Recent scrutiny of police misconduct in the United States has provoked renewed interest in civilian oversight. Hundreds of police review boards exist. The vast majority have advisory, not disciplinary power. The boards are appointed, and their composition varies, often consisting of community advocates. Sortition activists in Los Angeles (Random Access Democracy) have had preliminary discussions with city council members in two California cities (Petaluma and Culver City) about the possibility of reforming their oversight boards to include members selected by lot. A previous post in this blog asked for references to any sortition based police oversight board. To date, none has materialized.

Is sortition the answer to better police oversight? Probably not, at least not directly. If review boards were randomly selected, their actions and recommendations would likely be more independent. But police in the United States are immunized from oversight by a complex system of laws, police union lawsuits, and court decisions grounded in the Law Enforcement Officers’ Bill of Rights, a document promoted by the Fraternal Order of Police that proposes limits to investigative and disciplinary power over police abuses, and is woven into law in sixteen states. Meaningful oversight is more than a matter of picking better panels; it needs to involve legislative change.

It’s beyond the scope of this article to provide more detailed information about police oversight, but the following references, while by no means exhaustive, may be helpful to those interested: Campaign Zero is a website dedicated to ending police violence in the U.S. Arrested Oversight provides an in-depth analysis of how civilian oversight should function and how it fails. Why police so rarely get charged, Newark’s Citizen Disciplinary Board, and A proposal to give civilians more say reveal perspectives from opposite sides of the country.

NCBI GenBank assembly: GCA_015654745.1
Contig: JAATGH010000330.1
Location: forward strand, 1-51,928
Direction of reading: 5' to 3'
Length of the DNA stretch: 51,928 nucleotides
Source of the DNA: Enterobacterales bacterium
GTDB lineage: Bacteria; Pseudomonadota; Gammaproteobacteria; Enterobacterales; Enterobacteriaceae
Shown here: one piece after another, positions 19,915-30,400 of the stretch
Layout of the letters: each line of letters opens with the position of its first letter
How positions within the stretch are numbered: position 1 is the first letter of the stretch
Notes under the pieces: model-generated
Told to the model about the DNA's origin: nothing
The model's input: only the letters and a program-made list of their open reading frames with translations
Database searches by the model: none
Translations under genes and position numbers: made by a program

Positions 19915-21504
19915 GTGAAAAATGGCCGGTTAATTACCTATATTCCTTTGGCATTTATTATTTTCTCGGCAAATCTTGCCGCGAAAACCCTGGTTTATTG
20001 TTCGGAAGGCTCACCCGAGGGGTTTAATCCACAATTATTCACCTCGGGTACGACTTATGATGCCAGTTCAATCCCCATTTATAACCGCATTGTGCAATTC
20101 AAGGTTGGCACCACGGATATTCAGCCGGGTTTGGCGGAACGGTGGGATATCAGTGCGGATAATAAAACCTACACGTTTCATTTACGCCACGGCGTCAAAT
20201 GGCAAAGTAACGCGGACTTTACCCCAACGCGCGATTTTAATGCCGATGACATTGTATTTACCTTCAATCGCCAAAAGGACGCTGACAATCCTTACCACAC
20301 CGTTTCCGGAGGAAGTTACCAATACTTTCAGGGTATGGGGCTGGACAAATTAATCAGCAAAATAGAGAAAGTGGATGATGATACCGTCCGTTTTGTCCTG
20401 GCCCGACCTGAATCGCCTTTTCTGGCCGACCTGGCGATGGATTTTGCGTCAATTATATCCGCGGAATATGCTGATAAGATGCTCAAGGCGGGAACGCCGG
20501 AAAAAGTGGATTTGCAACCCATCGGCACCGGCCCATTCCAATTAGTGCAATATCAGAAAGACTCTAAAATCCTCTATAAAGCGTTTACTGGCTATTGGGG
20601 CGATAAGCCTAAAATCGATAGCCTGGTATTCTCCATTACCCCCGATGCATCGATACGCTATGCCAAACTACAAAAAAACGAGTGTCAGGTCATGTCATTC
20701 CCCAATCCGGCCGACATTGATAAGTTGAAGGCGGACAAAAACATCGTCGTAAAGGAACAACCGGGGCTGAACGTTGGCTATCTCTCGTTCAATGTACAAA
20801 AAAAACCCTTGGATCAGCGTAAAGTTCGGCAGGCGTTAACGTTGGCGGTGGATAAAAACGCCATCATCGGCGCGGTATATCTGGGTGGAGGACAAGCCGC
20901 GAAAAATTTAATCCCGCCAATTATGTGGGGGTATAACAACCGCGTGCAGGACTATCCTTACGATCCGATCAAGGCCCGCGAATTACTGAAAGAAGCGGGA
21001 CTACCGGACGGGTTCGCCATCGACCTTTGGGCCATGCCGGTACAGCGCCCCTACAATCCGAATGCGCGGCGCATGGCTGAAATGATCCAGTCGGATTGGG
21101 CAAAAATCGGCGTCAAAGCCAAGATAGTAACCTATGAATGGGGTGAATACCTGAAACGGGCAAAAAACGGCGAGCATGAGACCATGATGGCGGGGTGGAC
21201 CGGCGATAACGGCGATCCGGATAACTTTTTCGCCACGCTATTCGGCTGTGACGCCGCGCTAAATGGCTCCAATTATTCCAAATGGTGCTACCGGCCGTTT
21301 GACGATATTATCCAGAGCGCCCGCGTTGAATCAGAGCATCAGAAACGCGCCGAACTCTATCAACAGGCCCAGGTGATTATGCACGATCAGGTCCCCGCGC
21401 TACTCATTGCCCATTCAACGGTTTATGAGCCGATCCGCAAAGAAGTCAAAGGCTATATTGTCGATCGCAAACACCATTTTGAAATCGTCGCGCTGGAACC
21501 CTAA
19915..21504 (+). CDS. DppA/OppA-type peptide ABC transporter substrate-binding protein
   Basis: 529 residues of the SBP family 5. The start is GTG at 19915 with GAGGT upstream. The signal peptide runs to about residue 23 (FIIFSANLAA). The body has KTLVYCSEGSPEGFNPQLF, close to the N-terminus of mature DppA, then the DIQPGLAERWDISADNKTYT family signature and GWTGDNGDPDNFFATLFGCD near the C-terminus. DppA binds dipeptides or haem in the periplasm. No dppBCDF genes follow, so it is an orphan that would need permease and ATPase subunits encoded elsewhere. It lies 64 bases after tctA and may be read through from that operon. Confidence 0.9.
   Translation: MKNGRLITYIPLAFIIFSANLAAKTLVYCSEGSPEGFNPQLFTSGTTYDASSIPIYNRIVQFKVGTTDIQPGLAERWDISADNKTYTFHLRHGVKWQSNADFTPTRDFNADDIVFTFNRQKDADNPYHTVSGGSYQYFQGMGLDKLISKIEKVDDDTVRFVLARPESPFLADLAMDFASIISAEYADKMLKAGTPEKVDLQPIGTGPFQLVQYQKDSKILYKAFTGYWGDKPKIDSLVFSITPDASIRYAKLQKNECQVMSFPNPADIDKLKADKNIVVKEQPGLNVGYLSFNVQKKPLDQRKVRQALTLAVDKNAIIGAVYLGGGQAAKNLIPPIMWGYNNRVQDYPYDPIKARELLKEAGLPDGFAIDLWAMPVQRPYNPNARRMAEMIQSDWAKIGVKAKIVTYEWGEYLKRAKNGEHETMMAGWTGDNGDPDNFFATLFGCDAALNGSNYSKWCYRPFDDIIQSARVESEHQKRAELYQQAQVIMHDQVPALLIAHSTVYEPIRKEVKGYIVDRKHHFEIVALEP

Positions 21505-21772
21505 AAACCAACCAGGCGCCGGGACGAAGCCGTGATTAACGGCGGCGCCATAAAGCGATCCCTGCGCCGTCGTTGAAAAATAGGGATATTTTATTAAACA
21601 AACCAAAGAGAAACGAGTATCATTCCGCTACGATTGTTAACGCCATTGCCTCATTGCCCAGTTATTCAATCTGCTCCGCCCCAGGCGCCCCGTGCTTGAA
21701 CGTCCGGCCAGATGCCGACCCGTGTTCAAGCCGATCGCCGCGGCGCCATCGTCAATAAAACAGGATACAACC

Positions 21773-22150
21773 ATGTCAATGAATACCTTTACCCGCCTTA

Democratic lotteries might yet have a role to play in oversight. A citizens’ assembly, for example, could be designed to study the problems of oversight, then deliberate, and propose recommendations for improvement. These might include recommendations concerning police unions, which often sabotage oversight in ways hidden to the public. If the idea proves useful, it’s likely that many such assemblies would be needed to address conditions that vary from city to city and state to state.

Sortition advocates looking to demonstrate the usefulness of lottery based panels as direct solutions to community problems might want to consider areas such as housing, redistricting, urban development, etc., before tackling police oversight.

Police Oversight Commissions by Chosen by Lot?

Two city councils in California (Culver City, Petaluma) have people on them interested in reforming their police oversight commissions to include members selected by lot. Talks are exploratory at this point, but our group of California democratic lottery activists (Random Access Democracy, or RAD) is advocating with City Council members. We could be more effective if I could hear from anyone in the Equality by Lot readership who has any experience or information that would help us make the case. Right now I do not know of any examples of police oversight commissions chosen by lot. Are there any? Can anyone direct me to any references about them? At this point I know of two apposite resources:

  1. Community Control of Police: A Proposition
  2. Shaunsky Colvich of Democracy Without Elections recently mentioned that Lincoln Steffens, in his book, The Shame of the Cities (1904), described how “a grand jury effectively fought police corruption in Minneapolis. Back then grand juries (selected by lot) had far more power and weren’t as limited in scope or discovery as modern grand juries are, which are usually just rubber stamps for prosecutors . . . never calling their own witnesses or being allowed to do their own research anymore.”